Living in the Sunshine State is not always as easy as the postcards show, especially in the midst of hurricane season. The Atlantic hurricane season is through the end of November, but there is always a chance a hurricane will occur after this date. Several years have passed since a hurricane or tropical storm has devastated Central Florida—the last ones hitting over 11 years ago were Charley, Frances, Ivan, and Jeanne. The Campus Safety Office has ways to protect students in case of such dangerous weather and other threatening situations.
Scott Rayburn, the Safety & Emergency Planner of Rollins Campus Safety Office, detailed what Rollins does to protect students from inclement weather. “Florida has active inclement weather throughout the year—heavy rain and thunderstorms are the daily norm, especially during the hot months. Rollins College has several systems and procedures to protect students from inclement weather. The Rollins College Emergency Operations Plan provides guidance for the campus community regarding a large variety of emergency situations. We have a robust emergency notification system–‘RAVE Alerts’–that serves to notify the community via text, voice, and email regarding developing emergencies in and around campus,” he said.
“The Campus Safety department has a Facebook page and a Twitter feed that provide information regarding weather and other emergency situations on the campus. We have several emergency generators that provide power to select buildings in case of a power outage. There are also several National Weather Service radios throughout campus and in the residential halls that provide instant alerts about watches and warnings.”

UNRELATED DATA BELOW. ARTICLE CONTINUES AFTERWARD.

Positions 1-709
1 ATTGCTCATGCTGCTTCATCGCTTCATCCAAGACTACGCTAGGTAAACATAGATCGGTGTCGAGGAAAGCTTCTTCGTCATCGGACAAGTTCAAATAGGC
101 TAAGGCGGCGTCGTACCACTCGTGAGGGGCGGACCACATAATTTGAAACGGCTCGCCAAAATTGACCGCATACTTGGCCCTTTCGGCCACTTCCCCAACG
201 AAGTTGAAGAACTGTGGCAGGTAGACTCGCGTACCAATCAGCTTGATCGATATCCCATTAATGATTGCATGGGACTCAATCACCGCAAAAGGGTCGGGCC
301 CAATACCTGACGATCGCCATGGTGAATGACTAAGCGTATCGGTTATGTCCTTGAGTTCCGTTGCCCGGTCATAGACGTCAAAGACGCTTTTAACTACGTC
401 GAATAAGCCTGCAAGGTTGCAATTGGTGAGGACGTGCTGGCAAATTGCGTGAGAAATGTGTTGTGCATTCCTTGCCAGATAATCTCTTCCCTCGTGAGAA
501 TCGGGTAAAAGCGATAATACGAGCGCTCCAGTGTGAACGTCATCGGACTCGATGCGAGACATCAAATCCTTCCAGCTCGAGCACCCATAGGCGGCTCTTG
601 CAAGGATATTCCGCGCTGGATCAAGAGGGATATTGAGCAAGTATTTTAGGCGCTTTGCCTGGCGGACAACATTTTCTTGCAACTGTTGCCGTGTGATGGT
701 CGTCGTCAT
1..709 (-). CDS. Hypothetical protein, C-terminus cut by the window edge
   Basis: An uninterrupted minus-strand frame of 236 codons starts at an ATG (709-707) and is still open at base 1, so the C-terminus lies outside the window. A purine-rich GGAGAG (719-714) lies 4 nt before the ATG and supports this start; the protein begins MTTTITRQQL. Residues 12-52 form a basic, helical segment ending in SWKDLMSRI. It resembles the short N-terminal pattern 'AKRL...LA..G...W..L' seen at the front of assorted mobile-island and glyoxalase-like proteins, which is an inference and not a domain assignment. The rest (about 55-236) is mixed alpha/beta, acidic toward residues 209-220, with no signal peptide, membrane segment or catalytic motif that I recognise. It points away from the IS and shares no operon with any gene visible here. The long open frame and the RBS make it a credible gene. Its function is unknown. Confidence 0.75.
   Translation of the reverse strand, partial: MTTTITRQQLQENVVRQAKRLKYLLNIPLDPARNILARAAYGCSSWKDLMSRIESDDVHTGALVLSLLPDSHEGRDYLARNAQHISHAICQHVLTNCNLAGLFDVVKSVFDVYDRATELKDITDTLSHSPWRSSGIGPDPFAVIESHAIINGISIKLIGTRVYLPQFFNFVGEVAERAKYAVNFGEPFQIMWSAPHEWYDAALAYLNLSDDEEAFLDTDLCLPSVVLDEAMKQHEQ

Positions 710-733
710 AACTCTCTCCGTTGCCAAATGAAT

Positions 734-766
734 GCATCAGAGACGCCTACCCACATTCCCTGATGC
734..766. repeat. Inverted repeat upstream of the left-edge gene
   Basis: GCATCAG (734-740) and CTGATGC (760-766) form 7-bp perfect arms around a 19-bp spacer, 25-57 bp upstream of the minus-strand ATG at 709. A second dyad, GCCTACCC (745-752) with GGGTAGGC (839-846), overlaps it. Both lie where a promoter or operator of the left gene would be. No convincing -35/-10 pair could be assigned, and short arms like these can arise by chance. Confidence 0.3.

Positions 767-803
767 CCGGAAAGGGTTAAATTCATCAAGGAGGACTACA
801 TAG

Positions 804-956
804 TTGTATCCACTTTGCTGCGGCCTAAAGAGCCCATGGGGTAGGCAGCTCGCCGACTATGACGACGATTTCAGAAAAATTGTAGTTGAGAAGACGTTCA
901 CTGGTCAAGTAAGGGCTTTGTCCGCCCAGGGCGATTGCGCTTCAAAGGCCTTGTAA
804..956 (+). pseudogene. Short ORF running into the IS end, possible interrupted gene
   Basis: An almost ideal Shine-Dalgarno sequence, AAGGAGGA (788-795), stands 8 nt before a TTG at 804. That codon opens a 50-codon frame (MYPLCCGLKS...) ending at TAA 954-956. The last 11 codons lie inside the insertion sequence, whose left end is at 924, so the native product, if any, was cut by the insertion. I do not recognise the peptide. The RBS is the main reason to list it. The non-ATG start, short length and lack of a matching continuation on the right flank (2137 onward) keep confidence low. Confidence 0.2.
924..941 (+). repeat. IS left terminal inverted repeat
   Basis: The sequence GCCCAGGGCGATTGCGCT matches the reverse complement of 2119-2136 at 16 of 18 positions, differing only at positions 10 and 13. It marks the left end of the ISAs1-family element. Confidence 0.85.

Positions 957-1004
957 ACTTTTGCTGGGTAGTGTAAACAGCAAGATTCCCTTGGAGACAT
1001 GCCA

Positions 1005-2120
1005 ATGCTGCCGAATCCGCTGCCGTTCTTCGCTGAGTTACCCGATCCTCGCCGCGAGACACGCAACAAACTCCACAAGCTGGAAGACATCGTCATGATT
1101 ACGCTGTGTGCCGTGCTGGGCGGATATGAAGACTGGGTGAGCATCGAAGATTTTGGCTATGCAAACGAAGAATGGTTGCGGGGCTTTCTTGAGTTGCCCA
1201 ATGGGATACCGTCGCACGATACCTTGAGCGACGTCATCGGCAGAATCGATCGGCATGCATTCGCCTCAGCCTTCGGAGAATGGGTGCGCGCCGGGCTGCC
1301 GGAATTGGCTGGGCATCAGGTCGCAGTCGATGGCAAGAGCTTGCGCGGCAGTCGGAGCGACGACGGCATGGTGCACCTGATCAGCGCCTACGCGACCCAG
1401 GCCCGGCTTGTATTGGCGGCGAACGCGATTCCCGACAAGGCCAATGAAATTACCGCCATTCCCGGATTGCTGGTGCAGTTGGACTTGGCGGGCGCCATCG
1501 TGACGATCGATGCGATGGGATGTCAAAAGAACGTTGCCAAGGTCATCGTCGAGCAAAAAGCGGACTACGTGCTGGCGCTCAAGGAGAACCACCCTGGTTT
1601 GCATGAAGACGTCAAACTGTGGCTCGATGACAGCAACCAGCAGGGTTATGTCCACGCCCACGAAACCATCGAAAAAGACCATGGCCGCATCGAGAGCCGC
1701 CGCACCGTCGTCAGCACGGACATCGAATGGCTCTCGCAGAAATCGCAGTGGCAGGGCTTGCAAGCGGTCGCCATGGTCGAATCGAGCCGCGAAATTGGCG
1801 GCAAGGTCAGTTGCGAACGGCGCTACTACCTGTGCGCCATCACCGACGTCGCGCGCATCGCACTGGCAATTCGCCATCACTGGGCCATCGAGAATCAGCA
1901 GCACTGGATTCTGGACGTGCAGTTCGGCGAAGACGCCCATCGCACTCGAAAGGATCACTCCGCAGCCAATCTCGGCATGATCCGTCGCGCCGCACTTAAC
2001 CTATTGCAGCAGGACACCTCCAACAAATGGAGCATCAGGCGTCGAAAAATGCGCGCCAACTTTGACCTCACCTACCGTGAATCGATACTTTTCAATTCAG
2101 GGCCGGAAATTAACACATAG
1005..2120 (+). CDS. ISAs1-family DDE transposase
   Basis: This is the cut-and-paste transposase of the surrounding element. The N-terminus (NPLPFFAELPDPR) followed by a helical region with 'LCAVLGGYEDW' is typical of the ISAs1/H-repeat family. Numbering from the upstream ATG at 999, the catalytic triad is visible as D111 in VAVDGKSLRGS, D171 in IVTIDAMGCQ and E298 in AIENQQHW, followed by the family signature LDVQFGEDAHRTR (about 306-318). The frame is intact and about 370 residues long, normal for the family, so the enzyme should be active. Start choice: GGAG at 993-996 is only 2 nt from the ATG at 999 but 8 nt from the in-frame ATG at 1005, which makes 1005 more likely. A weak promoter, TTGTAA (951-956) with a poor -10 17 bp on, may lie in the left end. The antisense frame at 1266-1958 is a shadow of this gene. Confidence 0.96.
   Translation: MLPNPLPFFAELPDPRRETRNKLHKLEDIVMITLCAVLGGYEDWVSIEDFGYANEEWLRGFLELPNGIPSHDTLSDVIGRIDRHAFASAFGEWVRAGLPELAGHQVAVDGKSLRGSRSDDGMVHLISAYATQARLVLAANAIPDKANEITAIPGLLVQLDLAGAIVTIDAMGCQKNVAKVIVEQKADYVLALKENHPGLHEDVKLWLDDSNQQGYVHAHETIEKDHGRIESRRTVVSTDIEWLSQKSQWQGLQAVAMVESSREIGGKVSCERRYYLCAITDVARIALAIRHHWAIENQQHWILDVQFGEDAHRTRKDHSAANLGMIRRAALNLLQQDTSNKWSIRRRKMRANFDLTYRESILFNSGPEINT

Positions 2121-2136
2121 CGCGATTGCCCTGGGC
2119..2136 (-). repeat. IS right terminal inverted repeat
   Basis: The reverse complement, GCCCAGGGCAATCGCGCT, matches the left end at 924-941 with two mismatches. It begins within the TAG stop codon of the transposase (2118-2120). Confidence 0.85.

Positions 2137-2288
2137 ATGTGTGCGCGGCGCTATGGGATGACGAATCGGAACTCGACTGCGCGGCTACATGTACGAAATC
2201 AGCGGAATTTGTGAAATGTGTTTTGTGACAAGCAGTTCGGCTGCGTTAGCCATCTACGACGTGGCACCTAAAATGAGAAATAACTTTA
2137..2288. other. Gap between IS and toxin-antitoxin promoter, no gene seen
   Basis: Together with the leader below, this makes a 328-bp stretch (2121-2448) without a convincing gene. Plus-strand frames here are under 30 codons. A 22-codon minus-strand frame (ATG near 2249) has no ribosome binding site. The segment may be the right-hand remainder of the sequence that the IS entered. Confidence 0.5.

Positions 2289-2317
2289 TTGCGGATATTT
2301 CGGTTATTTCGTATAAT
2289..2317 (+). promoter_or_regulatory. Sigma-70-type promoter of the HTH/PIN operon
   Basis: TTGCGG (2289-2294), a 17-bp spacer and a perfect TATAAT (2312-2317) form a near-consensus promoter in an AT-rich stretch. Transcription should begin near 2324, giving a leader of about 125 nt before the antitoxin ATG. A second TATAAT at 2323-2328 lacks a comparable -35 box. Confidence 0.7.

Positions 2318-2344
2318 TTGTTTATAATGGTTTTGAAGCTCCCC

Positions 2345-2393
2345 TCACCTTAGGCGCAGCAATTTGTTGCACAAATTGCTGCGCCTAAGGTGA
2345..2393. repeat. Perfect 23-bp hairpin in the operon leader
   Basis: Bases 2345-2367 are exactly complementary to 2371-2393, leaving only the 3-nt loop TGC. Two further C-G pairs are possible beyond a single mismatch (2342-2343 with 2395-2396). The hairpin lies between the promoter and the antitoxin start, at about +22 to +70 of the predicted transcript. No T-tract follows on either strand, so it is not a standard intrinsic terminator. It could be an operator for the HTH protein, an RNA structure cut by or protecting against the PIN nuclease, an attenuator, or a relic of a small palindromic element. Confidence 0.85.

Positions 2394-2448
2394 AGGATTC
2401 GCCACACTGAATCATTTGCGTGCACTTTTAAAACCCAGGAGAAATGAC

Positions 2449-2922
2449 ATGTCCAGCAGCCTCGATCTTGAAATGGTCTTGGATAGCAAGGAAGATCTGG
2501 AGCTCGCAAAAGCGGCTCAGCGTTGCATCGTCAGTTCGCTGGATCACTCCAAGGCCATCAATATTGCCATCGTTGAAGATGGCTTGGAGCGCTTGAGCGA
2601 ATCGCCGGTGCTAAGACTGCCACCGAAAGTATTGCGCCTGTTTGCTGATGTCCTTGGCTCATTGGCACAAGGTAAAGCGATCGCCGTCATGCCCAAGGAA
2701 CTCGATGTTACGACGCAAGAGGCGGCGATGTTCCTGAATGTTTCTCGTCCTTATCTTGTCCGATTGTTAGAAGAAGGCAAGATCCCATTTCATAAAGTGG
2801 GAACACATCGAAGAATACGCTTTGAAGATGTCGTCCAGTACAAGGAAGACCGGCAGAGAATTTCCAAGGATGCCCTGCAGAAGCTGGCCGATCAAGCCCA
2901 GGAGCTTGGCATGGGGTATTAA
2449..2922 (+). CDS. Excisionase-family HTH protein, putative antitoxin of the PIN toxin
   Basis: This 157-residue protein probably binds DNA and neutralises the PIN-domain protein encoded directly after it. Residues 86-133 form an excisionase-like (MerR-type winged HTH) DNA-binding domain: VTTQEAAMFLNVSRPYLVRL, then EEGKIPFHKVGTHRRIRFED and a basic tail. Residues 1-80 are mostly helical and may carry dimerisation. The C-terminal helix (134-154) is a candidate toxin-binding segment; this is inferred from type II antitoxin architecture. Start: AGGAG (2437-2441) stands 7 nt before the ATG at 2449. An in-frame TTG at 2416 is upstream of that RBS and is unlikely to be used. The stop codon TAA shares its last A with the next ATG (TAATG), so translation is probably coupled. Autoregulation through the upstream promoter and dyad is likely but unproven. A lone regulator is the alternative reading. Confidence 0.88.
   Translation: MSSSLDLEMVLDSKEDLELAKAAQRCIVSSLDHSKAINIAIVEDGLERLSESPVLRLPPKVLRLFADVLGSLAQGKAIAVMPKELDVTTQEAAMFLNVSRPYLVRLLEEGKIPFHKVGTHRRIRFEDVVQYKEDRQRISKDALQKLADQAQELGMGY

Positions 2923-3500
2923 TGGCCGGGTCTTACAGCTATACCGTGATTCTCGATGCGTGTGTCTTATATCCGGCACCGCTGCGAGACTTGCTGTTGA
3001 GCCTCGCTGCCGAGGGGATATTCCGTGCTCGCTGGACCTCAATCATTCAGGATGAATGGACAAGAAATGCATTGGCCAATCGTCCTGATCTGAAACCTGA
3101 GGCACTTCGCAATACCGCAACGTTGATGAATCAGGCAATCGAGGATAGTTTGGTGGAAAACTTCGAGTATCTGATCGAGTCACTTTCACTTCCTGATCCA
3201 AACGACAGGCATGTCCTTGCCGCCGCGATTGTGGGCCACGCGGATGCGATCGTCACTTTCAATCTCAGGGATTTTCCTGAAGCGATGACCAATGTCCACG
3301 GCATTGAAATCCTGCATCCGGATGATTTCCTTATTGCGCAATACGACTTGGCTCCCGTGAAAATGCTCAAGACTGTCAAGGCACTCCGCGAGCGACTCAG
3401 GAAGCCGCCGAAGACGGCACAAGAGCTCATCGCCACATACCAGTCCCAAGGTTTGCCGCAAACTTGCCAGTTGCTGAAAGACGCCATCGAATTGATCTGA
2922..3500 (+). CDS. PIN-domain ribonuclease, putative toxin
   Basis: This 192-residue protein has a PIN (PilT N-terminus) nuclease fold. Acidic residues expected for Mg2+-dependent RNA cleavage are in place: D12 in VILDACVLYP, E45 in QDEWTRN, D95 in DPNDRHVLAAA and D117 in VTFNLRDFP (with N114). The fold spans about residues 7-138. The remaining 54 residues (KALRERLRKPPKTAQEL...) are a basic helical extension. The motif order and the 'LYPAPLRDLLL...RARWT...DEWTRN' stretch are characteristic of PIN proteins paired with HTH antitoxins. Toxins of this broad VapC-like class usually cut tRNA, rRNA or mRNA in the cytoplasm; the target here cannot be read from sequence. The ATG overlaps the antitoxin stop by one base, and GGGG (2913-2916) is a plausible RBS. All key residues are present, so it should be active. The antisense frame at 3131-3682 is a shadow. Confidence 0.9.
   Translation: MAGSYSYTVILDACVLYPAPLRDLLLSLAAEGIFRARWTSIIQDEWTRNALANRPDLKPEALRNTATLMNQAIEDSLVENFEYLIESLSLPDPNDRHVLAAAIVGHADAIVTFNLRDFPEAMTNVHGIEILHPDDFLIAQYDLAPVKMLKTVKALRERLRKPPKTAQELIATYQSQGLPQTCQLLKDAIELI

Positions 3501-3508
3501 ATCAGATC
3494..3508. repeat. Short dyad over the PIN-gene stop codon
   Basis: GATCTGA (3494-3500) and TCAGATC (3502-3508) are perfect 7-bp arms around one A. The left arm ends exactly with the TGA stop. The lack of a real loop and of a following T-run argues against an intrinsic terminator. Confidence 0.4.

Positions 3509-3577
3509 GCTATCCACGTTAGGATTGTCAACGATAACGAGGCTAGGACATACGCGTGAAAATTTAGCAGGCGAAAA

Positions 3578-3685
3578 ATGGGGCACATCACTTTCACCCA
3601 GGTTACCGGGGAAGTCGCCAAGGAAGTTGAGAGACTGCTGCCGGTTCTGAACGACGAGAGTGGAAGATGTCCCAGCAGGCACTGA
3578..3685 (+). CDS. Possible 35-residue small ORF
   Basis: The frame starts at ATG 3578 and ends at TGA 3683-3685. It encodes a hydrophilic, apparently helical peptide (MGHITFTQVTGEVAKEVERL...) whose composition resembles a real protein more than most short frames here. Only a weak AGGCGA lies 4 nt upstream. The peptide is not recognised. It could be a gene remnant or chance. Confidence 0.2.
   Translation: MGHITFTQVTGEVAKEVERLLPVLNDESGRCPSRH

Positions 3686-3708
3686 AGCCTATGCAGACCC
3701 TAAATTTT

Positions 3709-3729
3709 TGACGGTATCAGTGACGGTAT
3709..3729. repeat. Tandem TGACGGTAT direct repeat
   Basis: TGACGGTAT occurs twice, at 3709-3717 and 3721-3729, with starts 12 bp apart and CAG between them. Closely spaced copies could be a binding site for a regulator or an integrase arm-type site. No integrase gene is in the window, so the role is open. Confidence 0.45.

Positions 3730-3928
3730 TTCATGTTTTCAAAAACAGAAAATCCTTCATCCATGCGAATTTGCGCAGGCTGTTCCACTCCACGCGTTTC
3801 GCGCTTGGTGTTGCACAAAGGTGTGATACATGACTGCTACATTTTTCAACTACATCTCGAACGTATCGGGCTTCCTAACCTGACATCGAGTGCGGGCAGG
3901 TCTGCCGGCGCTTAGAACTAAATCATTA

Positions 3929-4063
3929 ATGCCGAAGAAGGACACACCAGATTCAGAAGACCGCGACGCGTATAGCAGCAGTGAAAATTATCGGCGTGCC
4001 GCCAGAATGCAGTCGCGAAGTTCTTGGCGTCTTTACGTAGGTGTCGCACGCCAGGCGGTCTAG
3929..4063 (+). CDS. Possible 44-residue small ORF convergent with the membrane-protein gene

Over the years, Rollins has improved their safety program to safeguard students from inclement weather. Rayburn talked about the logistics of new plans and structural changes.
“The campus is continually undergoing physical upgrades— ‘hardening’—that serves to mitigate the effects of severe weather. Roofs, drainage, and windows, are surveyed and improved when necessary. Many Rollins College staff members participate in emergency exercises and drills throughout the area and directly on campus. Our Rollins College Marketing and Communications people are particularly adept at handling emergency communications,” he said.
“We take an ‘all-hazards’ approach to emergency preparedness and response, which includes using the National Incident Management System (NIMS) and the Incident Command System (ICS). NIMS and ICS are federally mandated and used by first-responders throughout the country. Staff members at all levels in many departments have taken the on-line training and attended training with local first responders. Additionally, we have established an Emergency Operations Center (EOC) on campus to act a base to manage significant emergencies and disasters on campus.”
What are the most important things students should do to prepare for a hurricane or an emergency on campus?
Rayburn offered advice that will allow students them to be prepared for anything.
“I like to tell our staff to play the ‘what if?’ game. What if a storm hit right now? What would I do? What if there was a fire in the building right now? Do I have two ways out? What if someone started shooting nearby? What’s my escape plan? What if a hurricane hits? Where do I go, how will I communicate with my family? By playing the ‘what if?’ game, you slowly develop a sixth sense about your personal safety. Take advantage and familiarize yourself about the systems that are already in place—the Emergency Operations Plan, the Campus Safety Facebook page. You don’t have to dwell and memorize it all—but know that it exists and where to find it.”
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